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America, Meet Your New Owners: Chinese Buy Chicago Stock Exchange

China goes on a US buying spree. But are Americans too fat to bow? (Yes.)

 

Sun, Feb 7, 2016 | 9,176 Comments
Obama, paying his respects
Obama, paying his respects

Anyone who attended U.S. schools will attest to the fact that usually you only have two options when it comes to learning a foreign language: It's either Spanish or French (or maybe Latin, if you are a nerd), and the actual "learning", if it happens at all, doesn't begin until the 7th or 8th grade.

We distinctly recall our 8th grade French teacher whispering under his breath, "We should be teaching these poor bastards Chinese."

Yes, or in Asian Overlord Language, Shì:



One of America's oldest stock exchanges has just been sold to China.

The 134-year-old Chicago Stock Exchange reached a deal on Friday to be acquired by a Chinese-led group of investors.

The purchase by Chongqing Casin Enterprise Group is the latest U.S. investment made by China and would give the country a foothold in the vast American stock market.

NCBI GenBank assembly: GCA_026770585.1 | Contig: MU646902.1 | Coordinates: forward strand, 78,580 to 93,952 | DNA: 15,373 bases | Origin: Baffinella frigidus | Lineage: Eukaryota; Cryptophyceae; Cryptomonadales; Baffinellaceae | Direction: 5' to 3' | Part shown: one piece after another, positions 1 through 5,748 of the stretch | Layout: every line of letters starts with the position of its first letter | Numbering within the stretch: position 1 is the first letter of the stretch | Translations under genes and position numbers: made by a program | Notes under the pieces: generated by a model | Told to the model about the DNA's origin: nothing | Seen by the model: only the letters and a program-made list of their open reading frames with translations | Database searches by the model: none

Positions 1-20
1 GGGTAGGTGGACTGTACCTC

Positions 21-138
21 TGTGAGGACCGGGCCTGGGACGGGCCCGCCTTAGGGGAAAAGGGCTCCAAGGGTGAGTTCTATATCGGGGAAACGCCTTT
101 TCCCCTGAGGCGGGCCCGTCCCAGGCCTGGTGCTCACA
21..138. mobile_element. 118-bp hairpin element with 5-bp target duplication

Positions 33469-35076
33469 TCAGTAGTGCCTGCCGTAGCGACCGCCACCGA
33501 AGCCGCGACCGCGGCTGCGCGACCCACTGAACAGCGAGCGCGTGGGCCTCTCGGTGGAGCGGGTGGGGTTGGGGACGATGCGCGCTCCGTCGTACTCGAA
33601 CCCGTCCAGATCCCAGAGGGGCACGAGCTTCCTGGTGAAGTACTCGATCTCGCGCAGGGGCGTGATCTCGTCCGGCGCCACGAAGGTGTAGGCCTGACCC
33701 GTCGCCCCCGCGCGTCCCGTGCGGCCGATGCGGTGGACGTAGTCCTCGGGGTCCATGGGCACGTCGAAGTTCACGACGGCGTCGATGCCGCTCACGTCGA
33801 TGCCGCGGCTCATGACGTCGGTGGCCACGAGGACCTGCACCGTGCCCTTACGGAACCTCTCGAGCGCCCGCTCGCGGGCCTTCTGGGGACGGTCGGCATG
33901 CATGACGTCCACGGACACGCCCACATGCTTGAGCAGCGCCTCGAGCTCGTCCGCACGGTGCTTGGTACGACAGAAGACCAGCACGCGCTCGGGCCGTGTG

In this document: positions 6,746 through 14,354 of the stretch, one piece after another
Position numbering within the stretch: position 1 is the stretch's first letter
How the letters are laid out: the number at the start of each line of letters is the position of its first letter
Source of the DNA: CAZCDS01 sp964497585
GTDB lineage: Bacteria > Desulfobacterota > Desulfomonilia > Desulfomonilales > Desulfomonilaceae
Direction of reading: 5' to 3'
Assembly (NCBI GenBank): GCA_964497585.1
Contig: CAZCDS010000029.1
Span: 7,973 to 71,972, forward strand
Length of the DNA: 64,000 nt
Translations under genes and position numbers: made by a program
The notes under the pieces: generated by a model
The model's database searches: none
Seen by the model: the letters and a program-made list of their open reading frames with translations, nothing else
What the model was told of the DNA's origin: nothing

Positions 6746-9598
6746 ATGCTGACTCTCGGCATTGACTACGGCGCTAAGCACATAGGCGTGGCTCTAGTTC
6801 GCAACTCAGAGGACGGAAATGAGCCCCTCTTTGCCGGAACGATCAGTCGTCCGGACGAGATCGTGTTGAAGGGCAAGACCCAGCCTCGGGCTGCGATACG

This is not surprising. China has been buying up U.S. assets like a scooter-bound diabetic on a soda-buying spree at Costco. Yesterday Barron's reported that China has its sights on U.S. manufacturers:

China has started to display a hankering for U.S. and European assets. They’ve made a record $17 billion in offers through Feb. 5, according to Dealogic, bidding on companies producing a range of products—appliances, cranes, chemicals. One large, motivated buyer could be all it takes to make the industrial sector the belle of the ball.

But wait, there's so much more. In October, a Chinese investment firm shelled out $1.3 billion to buy giant oil fields in Texas, reflecting growing interest from China in U.S. energy resources.

We will end with this somewhat foreboding quote from Bloomberg:

“If you have a U.S. stock exchange that’s primarily satisfying Chinese companies, the regulators are gonna look very closely at it,” Coulson said. “If your core business is listing Chinese companies in the U.S., that’s going to pick up a lot of regulatory scrutiny and caution.”

Time to drop French class?

 

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